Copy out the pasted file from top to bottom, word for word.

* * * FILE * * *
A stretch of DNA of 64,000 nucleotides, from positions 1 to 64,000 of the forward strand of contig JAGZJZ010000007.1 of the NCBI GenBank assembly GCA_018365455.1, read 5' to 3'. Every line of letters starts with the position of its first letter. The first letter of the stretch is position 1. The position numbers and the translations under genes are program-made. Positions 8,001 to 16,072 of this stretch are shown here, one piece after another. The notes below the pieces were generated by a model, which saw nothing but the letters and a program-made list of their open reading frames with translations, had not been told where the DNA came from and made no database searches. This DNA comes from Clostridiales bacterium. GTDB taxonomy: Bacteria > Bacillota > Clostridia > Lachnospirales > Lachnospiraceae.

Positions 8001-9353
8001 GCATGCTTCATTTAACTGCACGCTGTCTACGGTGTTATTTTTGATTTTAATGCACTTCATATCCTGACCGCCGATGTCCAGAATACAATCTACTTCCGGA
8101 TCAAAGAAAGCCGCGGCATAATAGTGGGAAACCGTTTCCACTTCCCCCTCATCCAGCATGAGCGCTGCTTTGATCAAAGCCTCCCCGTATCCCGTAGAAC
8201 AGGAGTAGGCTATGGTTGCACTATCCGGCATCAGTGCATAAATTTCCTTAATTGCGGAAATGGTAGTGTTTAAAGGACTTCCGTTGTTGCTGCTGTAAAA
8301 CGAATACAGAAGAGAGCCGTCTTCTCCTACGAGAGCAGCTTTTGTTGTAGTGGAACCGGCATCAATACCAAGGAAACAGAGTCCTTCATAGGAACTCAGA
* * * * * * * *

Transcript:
A stretch of DNA of 64,000 nucleotides, from positions 1 to 64,000 of the forward strand of contig JAGZJZ010000007.1 of the NCBI GenBank assembly GCA_018365455.1, read 5' to 3'. Every line of letters starts with the position of its first letter. The first letter of the stretch is position 1. The position numbers and the translations under genes are program-made. Positions 8,001 to 16,072 of this stretch are shown here, one piece after another. The notes below the pieces were generated by a model, which saw nothing but the letters and a program-made list of their open reading frames with translations, had not been told where the DNA came from and made no database searches. This DNA comes from Clostridiales bacterium. GTDB taxonomy: Bacteria > Bacillota > Clostridia > Lachnospirales > Lachnospiraceae.

Positions 8001-9353
8001 GCATGCTTCATTTAACTGCACGCTGTCTACGGTGTTATTTTTGATTTTAATGCACTTCATATCCTGACCGCCGATGTCCAGAATACAATCTACTTCCGGA
8101 TCAAAGAAAGCCGCGGCATAATAGTGGGAAACCGTTTCCACTTCCCCCTCATCCAGCATGAGCGCTGCTTTGATCAAAGCCTCCCCGTATCCCGTAGAAC
8201 AGGAGTAGGCTATGGTTGCACTATCCGGCATCAGTGCATAAATTTCCTTAATTGCGGAAATGGTAGTGTTTAAAGGACTTCCGTTGTTGCTGCTGTAAAA
8301 CGAATACAGAAGAGAGCCGTCTTCTCCTACGAGAGCAGCTTTTGTTGTAGTGGAACCGGCATCAATACCAAGGAAACAGAGTCCTTCATAGGAACTCAGA